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December 15, 2010

Good News for Homeschoolers

In August 2010 we reported on a proposed education bill in Russia that would have eliminated the option to homeschool. Hundreds of Russian families immediately joined together, along with homeschoolers from all over the world, and successfully petitioned the Russian government to continue its recognition of homeschooling. A new inter-regional public organization, “For Family Rights,” led the efforts in Russia.

When the proposed legislation was first introduced, homeschoolers and family advocacy groups in Russia were alarmed at the absence of language to protect the rights of parents. Further, any mention of homeschooling, called “family education” in Russia, had disappeared in the new law.

The Russian government has now officially released the text of the proposed education law for online discussion. Thanks to the efforts of homeschool advocates, the bill is significantly altered from its original text. The published bill has been “improved based on different proposals,” stated the Russian Ministry of Education.

Pavel Parfentiev, chairman of For Family Rights, explains that the most important changes include:

  1. Explicit inclusion of family education as an option for both pre-school and compulsory school education; and the
  2. Removal of obligatory pre-school education.

“Thank God and all who helped us,” Parfentiev states. “The return of family education to the proposed law is a certain victory.”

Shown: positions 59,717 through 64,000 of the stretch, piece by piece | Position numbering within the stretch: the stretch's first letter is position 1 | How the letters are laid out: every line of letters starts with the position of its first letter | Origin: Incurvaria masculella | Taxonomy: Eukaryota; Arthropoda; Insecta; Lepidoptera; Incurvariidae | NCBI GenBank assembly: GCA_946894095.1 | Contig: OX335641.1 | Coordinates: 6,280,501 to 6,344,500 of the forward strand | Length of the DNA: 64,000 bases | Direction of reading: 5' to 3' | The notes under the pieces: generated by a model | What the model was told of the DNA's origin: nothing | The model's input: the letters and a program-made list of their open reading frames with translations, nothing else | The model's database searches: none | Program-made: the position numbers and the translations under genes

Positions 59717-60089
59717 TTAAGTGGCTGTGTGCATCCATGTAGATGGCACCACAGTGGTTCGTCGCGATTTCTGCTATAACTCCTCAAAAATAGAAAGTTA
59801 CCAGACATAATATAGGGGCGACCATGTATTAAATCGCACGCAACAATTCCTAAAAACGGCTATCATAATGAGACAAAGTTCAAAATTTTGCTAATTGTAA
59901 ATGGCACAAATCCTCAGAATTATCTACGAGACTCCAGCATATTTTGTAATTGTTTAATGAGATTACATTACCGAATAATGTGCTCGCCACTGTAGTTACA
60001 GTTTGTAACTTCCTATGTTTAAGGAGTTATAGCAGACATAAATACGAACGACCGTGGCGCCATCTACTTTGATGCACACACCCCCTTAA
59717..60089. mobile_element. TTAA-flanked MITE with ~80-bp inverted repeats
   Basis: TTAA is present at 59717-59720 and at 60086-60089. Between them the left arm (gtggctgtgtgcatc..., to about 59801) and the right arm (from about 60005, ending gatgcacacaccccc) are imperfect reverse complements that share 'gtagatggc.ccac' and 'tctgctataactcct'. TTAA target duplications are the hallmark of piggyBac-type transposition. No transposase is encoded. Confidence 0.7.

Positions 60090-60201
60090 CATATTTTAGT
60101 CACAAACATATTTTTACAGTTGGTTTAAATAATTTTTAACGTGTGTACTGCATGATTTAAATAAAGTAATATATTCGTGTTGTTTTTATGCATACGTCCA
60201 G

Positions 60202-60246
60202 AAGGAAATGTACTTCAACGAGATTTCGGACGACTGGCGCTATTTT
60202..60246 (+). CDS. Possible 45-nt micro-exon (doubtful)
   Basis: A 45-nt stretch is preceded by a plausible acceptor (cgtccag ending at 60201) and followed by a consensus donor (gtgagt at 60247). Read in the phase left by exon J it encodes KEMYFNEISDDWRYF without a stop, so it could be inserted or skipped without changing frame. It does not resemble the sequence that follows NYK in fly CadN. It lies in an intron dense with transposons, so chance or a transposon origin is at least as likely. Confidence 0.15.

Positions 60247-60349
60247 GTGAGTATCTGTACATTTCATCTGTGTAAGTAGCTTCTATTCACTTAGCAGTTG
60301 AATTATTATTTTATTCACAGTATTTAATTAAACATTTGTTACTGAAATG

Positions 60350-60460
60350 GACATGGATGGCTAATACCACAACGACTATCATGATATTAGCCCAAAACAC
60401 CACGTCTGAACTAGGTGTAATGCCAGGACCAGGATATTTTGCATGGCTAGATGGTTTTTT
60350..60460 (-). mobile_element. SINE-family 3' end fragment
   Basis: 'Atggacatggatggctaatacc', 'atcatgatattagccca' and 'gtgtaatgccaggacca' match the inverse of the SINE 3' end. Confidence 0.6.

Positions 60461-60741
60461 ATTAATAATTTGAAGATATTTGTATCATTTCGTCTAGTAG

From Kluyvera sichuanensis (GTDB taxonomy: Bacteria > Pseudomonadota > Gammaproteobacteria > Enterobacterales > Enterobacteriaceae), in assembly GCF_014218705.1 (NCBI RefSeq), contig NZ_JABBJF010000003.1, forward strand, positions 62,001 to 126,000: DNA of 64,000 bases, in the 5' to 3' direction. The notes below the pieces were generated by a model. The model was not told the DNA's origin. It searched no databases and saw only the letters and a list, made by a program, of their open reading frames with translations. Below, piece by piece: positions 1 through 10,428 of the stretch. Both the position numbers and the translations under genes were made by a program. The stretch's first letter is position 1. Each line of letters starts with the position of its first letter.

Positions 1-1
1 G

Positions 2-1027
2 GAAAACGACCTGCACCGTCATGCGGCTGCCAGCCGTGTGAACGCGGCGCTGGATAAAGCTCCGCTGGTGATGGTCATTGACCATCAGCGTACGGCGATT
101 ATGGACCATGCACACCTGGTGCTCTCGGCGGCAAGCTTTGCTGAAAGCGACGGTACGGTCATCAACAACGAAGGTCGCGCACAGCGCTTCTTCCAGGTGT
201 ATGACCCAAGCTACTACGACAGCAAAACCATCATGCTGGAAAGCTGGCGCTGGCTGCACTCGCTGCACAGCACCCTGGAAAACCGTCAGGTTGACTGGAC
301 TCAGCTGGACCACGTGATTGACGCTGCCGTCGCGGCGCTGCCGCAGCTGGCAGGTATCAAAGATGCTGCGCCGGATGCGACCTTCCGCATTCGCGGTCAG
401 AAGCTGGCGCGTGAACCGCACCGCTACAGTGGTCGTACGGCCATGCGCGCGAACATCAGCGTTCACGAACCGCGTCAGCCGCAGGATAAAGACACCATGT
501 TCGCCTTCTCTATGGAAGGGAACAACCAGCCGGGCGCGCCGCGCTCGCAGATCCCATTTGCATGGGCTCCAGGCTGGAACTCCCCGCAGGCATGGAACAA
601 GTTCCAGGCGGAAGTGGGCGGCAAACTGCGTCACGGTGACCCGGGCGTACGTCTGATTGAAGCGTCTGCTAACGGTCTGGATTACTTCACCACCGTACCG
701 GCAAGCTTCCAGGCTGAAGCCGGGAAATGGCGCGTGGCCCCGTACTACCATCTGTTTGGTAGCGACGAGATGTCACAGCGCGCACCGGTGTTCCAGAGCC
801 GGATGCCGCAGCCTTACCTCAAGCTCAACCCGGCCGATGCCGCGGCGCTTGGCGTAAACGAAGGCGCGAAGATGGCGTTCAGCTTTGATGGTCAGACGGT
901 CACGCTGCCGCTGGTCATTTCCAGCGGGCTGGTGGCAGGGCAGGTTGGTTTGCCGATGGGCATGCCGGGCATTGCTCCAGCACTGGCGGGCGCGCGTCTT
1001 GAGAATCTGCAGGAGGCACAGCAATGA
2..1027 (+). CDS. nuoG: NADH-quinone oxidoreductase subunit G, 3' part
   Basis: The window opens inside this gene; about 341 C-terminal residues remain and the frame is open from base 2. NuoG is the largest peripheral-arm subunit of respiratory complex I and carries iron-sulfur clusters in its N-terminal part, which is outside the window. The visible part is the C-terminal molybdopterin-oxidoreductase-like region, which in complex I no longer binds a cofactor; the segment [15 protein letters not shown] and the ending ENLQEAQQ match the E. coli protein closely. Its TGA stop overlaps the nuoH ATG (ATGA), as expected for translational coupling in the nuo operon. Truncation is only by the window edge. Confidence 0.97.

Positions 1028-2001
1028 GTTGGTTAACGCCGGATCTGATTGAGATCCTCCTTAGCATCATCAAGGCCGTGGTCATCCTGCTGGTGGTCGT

Though the text of the bill could still be changed in the Duma (Russian parliament), Parfentiev comments that Russian homeschoolers have reason to believe that homeschooling will remain in the new law. He shares about the Duma’s increasing awareness of homeschoolers. During parliamentary discussion in October, the chairman of the Committee on Education said the committee had received many letters from citizens on the topic of family education. It seems that the activity of homeschool families in response to the recent circumstances has served to impress Russia’s officials.

Family advocacy groups such as For Family Rights are still working diligently to monitor and amend several other points in the proposed legislation related to parental rights. These points include a requirement for homeschoolers to take annual assessments at the local schools, and the lack of parental rights to influence the religious and sexual education programs in schools. They are also working hard at the local level to decrease regulations for homeschoolers.

HSLDA offers its sincere thanks to those of you who wrote to the Russian Embassy in response to our call to action. Your advocacy on behalf of your fellow homeschoolers is a crucial element in our fight to stand for freedom overseas.